Never Done: A History of American Housework and over one million other books are available for Amazon Kindle. Learn more
Have one to sell?
Flip to back Flip to front
Listen Playing... Paused   You're listening to a sample of the Audible audio edition.
Learn more

Never Done : A History of American Housework Paperback – Bargain Price, November 1, 2000


See all 7 formats and editions Hide other formats and editions
Amazon Price New from Used from Collectible from
Kindle
"Please retry"
Hardcover
"Please retry"
$257.84 $20.57
Paperback
"Please retry"
$29.37 $8.17
Paperback, Bargain Price, November 1, 2000
$33.20 $21.52

This is a bargain book and quantities are limited. Bargain books are new but could include a small mark from the publisher and an Amazon.com price sticker identifying them as such. Details

--This text refers to an alternate Paperback edition.

Special Offers and Product Promotions


NO_CONTENT_IN_FEATURE

100 M&T
100 Mysteries & Thrillers to Read in a Lifetime
Looking for something good to read? Browse our picks for 100 Mysteries & Thrillers to Read in a Lifetime, brought to you by the Amazon Book Editors.

Product Details

  • Paperback: 384 pages
  • Publisher: Owl Books (November 1, 2000)
  • ISBN-10: 0805067744
  • ASIN: B000C4SIEO
  • Product Dimensions: 9 x 6.1 x 1 inches
  • Shipping Weight: 15.2 ounces
  • Average Customer Review: 4.5 out of 5 stars  See all reviews (11 customer reviews)
  • Amazon Best Sellers Rank: #2,074,575 in Books (See Top 100 in Books)

Editorial Reviews

Review

"A work of genius. . . marvelous to read."--Carolyn See, Los Angeles Times Book Review

"Lively and provocative. . . a wonderful book. For bringing housework into the light of historical scholarship, Strasser deserves to have her name become a household word."--Jacqueline Jones, author of American Work: Four Centuries of Black and White Labor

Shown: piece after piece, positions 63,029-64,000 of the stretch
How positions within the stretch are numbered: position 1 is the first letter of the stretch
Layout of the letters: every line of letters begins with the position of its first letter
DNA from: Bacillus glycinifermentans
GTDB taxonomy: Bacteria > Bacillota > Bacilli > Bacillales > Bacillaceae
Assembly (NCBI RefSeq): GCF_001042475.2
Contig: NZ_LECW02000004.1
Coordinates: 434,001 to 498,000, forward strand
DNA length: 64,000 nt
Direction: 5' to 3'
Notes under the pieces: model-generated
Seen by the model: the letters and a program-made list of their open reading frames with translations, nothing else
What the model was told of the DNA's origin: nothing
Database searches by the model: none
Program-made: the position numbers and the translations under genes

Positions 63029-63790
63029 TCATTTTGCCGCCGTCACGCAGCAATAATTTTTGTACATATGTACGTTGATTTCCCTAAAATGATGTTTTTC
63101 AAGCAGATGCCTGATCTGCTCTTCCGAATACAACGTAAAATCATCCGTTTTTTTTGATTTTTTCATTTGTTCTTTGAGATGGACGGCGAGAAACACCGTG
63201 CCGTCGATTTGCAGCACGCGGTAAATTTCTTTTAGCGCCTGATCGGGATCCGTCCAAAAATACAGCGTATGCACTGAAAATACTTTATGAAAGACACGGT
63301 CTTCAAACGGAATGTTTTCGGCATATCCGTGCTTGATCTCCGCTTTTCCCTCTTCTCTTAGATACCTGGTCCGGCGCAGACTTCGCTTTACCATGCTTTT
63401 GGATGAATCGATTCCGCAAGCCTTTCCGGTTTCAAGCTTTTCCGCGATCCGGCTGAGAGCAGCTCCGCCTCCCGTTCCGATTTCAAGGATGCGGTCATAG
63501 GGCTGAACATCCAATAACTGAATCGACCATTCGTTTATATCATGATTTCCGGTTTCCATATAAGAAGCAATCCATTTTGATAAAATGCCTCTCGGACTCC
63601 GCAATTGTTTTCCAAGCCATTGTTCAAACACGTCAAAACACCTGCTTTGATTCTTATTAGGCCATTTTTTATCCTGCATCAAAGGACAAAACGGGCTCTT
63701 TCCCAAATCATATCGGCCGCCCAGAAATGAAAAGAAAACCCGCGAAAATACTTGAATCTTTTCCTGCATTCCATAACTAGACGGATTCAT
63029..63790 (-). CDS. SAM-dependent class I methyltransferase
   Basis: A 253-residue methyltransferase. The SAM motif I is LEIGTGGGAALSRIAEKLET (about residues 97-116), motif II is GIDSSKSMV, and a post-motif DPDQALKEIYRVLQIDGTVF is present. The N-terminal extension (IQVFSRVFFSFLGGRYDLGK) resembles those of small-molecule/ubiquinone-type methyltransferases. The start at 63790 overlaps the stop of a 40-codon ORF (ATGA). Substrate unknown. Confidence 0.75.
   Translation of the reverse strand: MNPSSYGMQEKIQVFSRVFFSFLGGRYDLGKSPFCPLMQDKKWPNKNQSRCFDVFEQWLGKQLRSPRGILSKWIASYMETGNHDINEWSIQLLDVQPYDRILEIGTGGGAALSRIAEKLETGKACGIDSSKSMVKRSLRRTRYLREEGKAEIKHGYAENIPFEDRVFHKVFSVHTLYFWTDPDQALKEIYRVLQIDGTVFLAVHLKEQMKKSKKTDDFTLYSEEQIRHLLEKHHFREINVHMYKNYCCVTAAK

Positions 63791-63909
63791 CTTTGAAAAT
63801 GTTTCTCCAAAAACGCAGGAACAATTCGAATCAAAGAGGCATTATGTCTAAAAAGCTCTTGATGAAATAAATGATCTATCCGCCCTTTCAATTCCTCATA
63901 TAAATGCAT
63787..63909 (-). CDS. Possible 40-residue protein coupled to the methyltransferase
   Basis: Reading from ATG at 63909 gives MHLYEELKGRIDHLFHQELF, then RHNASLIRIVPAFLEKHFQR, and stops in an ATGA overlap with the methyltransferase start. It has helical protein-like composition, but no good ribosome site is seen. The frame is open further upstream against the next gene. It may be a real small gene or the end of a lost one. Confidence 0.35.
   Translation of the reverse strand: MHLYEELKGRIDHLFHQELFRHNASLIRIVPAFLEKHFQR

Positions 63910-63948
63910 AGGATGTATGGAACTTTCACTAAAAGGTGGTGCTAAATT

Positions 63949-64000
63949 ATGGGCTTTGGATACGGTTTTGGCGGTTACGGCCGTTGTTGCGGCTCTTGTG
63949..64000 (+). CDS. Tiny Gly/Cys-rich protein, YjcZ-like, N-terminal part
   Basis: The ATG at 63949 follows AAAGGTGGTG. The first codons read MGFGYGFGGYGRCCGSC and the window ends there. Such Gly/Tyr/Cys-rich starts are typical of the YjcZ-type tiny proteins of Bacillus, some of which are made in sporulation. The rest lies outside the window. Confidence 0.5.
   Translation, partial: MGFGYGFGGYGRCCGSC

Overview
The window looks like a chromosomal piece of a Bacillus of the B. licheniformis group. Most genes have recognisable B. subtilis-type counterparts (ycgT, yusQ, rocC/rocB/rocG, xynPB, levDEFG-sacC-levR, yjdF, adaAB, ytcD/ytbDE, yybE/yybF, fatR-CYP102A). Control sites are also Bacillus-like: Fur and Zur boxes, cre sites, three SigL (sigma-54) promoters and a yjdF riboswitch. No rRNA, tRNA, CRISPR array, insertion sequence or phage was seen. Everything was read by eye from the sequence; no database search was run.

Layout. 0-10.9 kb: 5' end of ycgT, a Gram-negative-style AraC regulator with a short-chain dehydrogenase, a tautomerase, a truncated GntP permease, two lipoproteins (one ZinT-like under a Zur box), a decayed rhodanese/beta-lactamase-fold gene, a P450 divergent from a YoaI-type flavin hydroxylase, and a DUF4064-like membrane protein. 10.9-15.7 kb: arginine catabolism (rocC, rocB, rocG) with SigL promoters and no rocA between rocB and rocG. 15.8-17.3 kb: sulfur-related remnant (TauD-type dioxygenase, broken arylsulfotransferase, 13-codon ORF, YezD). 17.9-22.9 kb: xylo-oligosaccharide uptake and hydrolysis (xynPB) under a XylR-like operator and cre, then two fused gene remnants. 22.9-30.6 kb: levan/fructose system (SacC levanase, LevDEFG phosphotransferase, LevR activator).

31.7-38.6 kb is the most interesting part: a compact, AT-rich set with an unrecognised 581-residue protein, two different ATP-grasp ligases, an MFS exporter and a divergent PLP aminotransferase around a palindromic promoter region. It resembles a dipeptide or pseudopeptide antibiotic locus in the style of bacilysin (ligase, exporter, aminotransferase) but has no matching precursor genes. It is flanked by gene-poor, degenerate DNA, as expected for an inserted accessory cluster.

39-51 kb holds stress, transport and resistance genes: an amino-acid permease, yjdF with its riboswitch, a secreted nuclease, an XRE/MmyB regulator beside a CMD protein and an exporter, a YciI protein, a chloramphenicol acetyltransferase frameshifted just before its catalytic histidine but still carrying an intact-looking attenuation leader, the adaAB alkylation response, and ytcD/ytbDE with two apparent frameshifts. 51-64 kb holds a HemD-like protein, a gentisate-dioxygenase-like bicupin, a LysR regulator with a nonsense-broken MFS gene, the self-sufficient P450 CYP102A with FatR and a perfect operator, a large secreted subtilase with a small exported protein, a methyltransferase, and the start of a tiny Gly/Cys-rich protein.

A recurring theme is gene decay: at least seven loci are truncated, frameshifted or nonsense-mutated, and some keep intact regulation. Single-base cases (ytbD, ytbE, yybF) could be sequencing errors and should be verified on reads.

"Remarkable, rich and acute"--The New Yorker
--This text refers to an alternate Paperback edition.

About the Author

Susan Stasser is the author of Waste and Want and Satisfaction Guaranteed: The Making of the American Mass Market. Her articles have appeared in The New York Times, The Washington Post, and The Nation. A professor of history at the University of Delaware, she lives near Washington, D.C.
--This text refers to an alternate Paperback edition.

More About the Author

Discover books, learn about writers, read author blogs, and more.

Customer Reviews

4.5 out of 5 stars
Share your thoughts with other customers

Most Helpful Customer Reviews

41 of 41 people found the following review helpful By Erika Mitchell TOP 1000 REVIEWERVINE VOICE on May 17, 2004
Format: Hardcover
This book is a history of American housework, covering common household tasks, related equipment, and the people called on to do the work. The main topics of the book include food production and processing, food preparation and the evolution of cookstoves, home heating and lighting, the spread of domestic gas and electricity services, water supplies and plumbing, laundry, weaving and sewing, taking in paying boarders, maids, the scientific housekeeping movement and the birth of home economics, childcare, and consumption as an avocation. The book is amply illustrated with black and white reproductions of period paintings, drawings, and advertisements. In addition to a bibliographic note for further study, there is a section of source notes at the end of the book citing original materials, as well as an index.
In reading the acknowledgements of Ruth Schwartz Cowan's book "More Work for Mother," I had noted that Strasser was listed there as an undergraduate research assistant of Cowan's. With that in mind, I expected the thesis of this book to be similar to that of Cowan's, especially given the similar titles. However, whereas Cowan's book claimed in an almost contradictory fashion that American women have had to shoulder more and more housework over the last century due to industrialization, Strasser takes the viewpoint that industrialization gradually wore away at the value of the contribution women could add to their households by doing work around house, leading eventually to the necessity of their taking paid work outside the home. Strasser points out that in the pre-industrial period, both men and women worked the land with the goal of being as self-sufficient as possible, but that both men and women engaged in some activities to bring in outside resources or income.
Read more ›